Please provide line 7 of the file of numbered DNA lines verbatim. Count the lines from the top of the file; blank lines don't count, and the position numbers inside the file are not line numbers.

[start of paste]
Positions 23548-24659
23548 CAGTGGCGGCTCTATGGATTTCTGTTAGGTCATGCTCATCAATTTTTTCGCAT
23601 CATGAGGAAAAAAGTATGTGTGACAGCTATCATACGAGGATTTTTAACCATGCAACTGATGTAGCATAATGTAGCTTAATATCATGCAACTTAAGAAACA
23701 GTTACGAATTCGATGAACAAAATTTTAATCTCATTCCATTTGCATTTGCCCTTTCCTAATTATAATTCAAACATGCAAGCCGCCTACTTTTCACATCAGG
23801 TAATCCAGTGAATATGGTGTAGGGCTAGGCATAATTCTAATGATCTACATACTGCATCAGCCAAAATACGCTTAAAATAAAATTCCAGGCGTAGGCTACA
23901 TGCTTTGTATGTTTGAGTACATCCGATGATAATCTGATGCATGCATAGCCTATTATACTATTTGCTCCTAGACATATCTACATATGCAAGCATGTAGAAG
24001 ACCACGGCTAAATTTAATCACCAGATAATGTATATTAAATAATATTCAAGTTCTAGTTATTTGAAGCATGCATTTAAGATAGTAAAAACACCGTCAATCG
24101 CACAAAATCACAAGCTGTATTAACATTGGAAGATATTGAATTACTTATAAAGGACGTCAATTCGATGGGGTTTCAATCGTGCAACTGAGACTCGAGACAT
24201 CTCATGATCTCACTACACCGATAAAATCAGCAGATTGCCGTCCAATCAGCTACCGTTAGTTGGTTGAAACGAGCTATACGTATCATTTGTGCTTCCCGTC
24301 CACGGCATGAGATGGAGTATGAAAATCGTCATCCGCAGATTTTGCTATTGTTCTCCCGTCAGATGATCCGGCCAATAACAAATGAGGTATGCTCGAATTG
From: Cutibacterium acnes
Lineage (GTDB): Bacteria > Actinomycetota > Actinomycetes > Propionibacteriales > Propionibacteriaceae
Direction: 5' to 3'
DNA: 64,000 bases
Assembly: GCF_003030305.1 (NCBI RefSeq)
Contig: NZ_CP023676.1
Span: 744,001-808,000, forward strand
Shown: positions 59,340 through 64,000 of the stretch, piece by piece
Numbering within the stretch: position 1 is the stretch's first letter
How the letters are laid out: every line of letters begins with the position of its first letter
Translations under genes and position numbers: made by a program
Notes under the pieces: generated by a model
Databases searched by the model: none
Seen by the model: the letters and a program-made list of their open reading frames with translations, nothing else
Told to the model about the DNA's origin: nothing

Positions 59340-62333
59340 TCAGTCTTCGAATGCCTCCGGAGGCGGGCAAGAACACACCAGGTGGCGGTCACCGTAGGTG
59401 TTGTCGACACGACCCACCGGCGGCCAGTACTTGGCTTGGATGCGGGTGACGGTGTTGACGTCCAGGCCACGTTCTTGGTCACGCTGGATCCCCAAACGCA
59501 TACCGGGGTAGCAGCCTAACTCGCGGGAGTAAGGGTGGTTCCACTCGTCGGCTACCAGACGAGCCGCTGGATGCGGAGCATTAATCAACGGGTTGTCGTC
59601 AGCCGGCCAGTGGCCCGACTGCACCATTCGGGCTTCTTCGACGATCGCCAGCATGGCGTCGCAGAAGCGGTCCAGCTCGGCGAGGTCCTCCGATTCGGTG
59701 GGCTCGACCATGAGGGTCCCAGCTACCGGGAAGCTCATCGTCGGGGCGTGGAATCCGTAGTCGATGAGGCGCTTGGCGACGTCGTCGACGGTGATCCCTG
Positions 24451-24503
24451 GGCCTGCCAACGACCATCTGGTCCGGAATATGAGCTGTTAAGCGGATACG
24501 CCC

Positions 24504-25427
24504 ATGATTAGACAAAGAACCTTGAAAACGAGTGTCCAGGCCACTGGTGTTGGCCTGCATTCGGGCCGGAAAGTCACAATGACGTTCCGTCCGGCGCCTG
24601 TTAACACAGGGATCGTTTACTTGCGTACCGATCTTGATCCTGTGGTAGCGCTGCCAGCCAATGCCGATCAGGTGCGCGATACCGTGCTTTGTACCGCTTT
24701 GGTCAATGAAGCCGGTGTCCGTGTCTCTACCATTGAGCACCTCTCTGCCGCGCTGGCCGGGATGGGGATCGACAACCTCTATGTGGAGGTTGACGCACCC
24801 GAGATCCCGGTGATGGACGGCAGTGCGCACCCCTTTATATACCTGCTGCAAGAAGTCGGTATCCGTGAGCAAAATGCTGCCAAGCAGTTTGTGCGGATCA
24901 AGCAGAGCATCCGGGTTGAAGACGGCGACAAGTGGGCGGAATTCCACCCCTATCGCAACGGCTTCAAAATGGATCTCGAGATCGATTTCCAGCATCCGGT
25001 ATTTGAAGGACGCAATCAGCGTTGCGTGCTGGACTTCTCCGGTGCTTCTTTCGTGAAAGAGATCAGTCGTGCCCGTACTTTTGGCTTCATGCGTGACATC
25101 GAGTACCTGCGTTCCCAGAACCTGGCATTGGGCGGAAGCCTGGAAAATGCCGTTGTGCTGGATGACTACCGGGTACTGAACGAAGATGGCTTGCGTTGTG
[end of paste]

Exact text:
24001 ACCACGGCTAAATTTAATCACCAGATAATGTATATTAAATAATATTCAAGTTCTAGTTATTTGAAGCATGCATTTAAGATAGTAAAAACACCGTCAATCG